Don’t book a scammer’s holiday
SCAMwatch is warning would-be travelers to watch out for travel scams as scammers seek to take advantage of those looking for a hard-earned break.
Now is the time of year when many Australians start to turn their minds to their next big holiday. Unfortunately, scammers are ready to pack their bags too – with your money. Just searching for a holiday or responding to a survey online can alert scammers that you are in the market for a holiday, and they won’t hesitate to approach you with holiday prizes or offers that always turn out to be too good to be true.
Scammers often initially approach people with claims that they have won a prize such as travel vouchers, only to then try and lure them into signing up for a holiday deal. These deals may seem great – heavily discounted holiday accommodation and airfares to destinations popular with Australians such as Thailand, Bali or our neighbouring Pacific Islands. Other scams offer holidays to Florida or the Bahamas with tickets to theme parks or cruises at greatly discounted rates. However, in reality the package or the prize doesn’t exist, and victims are left out of pocket and stranded overseas with no accommodation.
Watch out - scammers may also claim to be affiliated with well-known and reputable businesses to try and convince you that they’re the real deal. Sometimes the scammers will provide the tickets and itinerary but when it comes time to travel the tickets are useless and the business cannot be contacted. If you are considering buying a holiday package through a third party, you should contact the accommodation provider directly to verify the deal using contact details sourced independently.
If you come across an amazing holiday package or ‘win’ a holiday out of the blue, make sure it’s the real deal. Don’t let scammers ruin your hard-earned break – if it sounds too good to be true, it probably is.
How this scam works
- You are searching for a holiday online and come across an amazing package that you decide to sign up for. Shortly afterwards, you receive a notification out of the blue by phone, text, email or post claiming that you have won a prize comprised of travel vouchers, often worth $2000 or $3000.
- Alternatively, you participate in an online survey and are subsequently notified that you have won a holiday or vouchers.
- When you go to claim your prize, you are told that you first need to buy more travel vouchers. However, the person you are talking to or corresponding with presents you with an amazing offer for a heavily discounted accommodation or holiday package. These packages are typically for destinations popular with Australians such as Thailand, Bali or the Pacific Islands, and can be used any time over the next 12 to 18 months. Other scams offer holidays to Florida or the Bahamas with tickets to theme parks or cruises at greatly discounted rates.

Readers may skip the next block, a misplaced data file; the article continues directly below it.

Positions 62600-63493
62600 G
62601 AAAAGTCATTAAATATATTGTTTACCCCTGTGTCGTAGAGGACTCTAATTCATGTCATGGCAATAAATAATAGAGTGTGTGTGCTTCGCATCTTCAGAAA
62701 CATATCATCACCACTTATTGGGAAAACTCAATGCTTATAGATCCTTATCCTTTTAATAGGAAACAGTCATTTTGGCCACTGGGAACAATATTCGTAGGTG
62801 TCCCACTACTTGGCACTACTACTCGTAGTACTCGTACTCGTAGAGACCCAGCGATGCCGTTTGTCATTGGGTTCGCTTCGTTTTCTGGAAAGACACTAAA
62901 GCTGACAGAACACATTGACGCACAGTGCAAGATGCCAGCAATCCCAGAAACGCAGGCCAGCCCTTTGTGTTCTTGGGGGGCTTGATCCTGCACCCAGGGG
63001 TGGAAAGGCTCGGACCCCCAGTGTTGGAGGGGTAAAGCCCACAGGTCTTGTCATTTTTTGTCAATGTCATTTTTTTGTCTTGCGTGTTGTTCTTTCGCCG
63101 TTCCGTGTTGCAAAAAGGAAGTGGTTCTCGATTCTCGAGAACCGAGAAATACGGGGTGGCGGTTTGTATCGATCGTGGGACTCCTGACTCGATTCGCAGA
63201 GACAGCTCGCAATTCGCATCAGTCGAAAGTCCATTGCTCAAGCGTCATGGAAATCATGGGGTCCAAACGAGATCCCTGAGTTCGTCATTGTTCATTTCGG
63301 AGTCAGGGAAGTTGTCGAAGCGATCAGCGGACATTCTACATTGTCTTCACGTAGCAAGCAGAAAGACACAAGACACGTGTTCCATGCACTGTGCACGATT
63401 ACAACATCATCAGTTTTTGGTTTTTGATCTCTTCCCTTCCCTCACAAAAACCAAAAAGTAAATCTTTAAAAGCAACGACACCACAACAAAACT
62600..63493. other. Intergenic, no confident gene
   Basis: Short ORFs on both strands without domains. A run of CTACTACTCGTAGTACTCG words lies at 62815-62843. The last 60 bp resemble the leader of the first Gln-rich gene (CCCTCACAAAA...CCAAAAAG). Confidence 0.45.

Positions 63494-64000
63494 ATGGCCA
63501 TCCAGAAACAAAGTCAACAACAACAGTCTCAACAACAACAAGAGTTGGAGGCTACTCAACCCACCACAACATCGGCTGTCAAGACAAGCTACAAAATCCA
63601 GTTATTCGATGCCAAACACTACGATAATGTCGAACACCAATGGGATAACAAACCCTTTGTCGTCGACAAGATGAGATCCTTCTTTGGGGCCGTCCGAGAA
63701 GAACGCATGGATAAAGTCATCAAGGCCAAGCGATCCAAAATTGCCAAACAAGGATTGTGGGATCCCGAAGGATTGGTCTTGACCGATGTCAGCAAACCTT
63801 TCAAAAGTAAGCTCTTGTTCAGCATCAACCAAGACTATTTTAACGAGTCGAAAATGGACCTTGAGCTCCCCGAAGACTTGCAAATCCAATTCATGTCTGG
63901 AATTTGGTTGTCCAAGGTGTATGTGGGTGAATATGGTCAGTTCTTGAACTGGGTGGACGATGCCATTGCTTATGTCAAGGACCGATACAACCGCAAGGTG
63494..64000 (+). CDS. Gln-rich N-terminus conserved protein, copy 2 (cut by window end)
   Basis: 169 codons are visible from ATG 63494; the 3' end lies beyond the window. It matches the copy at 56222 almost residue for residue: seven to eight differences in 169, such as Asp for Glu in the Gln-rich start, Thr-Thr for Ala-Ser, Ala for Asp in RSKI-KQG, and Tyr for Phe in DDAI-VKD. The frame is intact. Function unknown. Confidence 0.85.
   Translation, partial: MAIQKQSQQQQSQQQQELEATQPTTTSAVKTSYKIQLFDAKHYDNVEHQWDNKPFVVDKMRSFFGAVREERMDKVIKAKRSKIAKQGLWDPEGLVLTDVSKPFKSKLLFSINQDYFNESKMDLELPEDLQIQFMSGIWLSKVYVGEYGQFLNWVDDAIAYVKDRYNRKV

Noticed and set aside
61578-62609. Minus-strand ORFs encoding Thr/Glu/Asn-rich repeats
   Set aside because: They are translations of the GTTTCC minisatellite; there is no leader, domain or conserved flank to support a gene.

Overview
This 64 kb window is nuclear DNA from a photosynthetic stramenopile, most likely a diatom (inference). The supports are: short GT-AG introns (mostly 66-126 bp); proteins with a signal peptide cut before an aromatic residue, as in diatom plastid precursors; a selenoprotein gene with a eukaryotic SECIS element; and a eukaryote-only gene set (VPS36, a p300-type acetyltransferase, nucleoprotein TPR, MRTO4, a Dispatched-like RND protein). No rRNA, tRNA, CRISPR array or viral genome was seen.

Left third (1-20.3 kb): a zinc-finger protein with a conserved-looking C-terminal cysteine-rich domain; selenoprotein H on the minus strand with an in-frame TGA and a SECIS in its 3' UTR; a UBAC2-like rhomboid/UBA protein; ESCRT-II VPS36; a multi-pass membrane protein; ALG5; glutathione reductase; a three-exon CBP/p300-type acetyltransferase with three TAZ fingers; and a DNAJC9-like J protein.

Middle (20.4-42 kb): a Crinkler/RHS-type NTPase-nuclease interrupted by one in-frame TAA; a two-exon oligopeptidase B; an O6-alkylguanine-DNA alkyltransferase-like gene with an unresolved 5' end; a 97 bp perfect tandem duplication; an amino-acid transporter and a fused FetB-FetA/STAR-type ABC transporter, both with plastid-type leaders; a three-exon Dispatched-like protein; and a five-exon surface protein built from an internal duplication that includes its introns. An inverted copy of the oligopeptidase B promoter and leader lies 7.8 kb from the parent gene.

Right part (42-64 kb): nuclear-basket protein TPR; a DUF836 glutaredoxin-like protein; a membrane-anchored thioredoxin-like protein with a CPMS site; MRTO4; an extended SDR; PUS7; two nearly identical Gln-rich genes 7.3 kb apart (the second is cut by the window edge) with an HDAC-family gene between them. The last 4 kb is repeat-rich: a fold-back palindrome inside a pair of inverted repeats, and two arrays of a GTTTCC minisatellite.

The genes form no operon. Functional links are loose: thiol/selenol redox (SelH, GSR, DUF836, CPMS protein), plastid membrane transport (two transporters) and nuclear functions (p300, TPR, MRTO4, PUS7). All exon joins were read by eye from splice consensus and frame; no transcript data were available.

- If you decide to take up this offer, you will be asked to provide your credit card and licence details before they can send you the prize.
- If you hand over your details, the scammer will quickly use these to take money from your account. They may also use your personal details to commit identity theft.
- The promised prize or vouchers will either never arrive, or if they do, will be dishonoured when you try to redeem them.
- If it sounds too good to be true, it probably is: Many scams will promote “free”, “complimentary” and “discounted” deals that may sound so appealing that they are hard to resist. Find out if the offer is the real deal – call the holiday accommodation provider directly, research the ‘business’ that you’re dealing with, and search online for reviews.
- Know who you’re dealing with: If you have doubts about the identity of any caller who claims to represent a business, organisation or government department, contact the body directly. Don’t rely on contact details provided by the person – find them through an independent source such as a phone book or online search.
- Book through an accredited agent: If you are looking to go on a holiday, you can use a travel agent to make sure you get legitimate accommodation. If using a travel agent, find out if they are accredited through the Australian Federation of Travel Agents’ ATAS scheme. ATAS-accredited agents must abide by a code of conduct and have dispute resolution procedures in place.
- The way you pay matters: Different means of payment offer different protections. Be wary of requests for cheques, bank or wire transfers when booking travel. If booking online, choose secure payment methods. If you pay with a credit card, you may be able to seek a chargeback if you don’t get what you pay for.
- If you think you’ve been scammed, report it: If you think you have provided your account details to a scammer, contact your bank or financial institution immediately.
You can report scams to the ACCC via the SCAMwatch report a scam page.
In April the ACCC issued a SCAMwatch alert on a travel scam where scammers posing as Qantas staff claiming that they’ve won a credit towards their next holiday: Automated scam calls claiming to be from Qantas with bogus holiday win.
Stay one step ahead of scammers – follow @SCAMwatch_gov on Twitter or visit http://twitter.com/SCAMwatch_gov.